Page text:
Step-by-Step Guide

Step 1: Physical access

It is a common adage that "if you can't protect the physical box, you don't have much protection of anything stored on the box." When it comes to domain controllers, the statement is even more true. I know this is an article on domain controllers, but this should be the case for all servers on the network. You must protect these computers so that no one has physical access to them. Here are some tips on how to accomplish this.

  • -Make sure all domain controllers are located in a secured server room.
  • -Use physical access controls at the server room door. This might include a door locking system that required a code, key, card system, voice recognition or some other biometric.
  • -Require smart card access when logging into the domain controllers. This form of two factor authentication is becoming more popular and easier to configure for all systems including domain controllers.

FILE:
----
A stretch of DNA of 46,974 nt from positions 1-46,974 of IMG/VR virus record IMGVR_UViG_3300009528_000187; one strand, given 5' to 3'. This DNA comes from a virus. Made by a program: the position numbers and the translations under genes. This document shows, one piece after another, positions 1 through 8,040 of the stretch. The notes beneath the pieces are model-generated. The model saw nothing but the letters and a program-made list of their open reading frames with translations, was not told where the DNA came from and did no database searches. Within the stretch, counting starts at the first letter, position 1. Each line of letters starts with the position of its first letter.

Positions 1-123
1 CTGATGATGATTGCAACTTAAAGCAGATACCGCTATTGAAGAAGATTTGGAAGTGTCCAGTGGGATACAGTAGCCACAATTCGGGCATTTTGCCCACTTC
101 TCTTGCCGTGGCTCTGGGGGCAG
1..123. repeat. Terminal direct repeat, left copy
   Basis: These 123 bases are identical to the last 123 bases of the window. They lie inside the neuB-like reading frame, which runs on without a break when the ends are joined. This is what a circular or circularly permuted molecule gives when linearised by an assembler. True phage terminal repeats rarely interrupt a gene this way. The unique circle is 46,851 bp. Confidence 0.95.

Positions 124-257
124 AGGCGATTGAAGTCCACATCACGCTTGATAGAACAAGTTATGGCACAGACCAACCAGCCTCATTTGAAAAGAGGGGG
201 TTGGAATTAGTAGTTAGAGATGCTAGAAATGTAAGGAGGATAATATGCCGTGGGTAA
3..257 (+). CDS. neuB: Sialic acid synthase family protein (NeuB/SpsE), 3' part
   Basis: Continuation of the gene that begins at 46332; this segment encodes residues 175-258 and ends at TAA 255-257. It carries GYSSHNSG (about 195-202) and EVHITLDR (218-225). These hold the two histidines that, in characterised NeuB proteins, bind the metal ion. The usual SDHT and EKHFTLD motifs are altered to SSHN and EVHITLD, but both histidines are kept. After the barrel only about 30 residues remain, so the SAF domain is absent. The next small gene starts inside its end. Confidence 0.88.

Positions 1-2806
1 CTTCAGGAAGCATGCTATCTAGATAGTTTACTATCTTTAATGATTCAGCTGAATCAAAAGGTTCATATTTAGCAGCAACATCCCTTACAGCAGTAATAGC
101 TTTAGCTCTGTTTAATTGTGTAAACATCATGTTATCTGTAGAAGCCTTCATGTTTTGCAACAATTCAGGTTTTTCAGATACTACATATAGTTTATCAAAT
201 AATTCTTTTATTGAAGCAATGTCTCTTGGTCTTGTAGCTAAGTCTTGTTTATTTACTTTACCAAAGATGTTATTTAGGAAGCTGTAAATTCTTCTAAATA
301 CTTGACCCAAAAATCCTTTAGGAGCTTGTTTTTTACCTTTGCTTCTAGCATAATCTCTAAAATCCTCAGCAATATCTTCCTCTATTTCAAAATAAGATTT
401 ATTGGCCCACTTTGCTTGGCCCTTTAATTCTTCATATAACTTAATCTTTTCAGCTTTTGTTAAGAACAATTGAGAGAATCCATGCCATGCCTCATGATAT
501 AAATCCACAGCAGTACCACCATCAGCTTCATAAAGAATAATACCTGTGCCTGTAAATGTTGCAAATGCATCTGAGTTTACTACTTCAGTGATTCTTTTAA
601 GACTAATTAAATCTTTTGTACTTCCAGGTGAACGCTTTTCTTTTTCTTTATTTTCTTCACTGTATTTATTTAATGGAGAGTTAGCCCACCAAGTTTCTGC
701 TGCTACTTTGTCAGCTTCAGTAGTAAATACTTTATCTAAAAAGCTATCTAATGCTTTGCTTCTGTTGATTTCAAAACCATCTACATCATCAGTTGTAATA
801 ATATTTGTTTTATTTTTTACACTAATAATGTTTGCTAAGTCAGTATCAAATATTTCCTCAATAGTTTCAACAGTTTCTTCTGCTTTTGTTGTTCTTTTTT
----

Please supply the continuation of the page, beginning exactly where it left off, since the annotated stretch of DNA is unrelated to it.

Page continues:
• -Limit logging into domain controllers unless there is a problem with the computer that can't be done remotely. This includes leaving users logged on to the domain controllers.

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Securing Windows domain controllers

 Introduction
 Step 1: Physical Access
 Step 2: Network Access
 Step 3: Domain Controller Communications
 Step 4: Location and Responsibilities of Domain Controllers in Active Directory

ABOUT THE AUTHOR:
Derek Melber, MCSE, MVP and CISM, is the director of compliance solutions for DesktopStandard Corp. He has written the only books on auditing Windows security available at The Institute of Internal Auditors' bookstore, and he also wrote the Group Policy Guide for Microsoft Press -- the only book Microsoft has written on Group Policy. You can contact Melber at derekm@desktopstandard.com.
Copyright 2005 TechTarget

This was first published in March 2006

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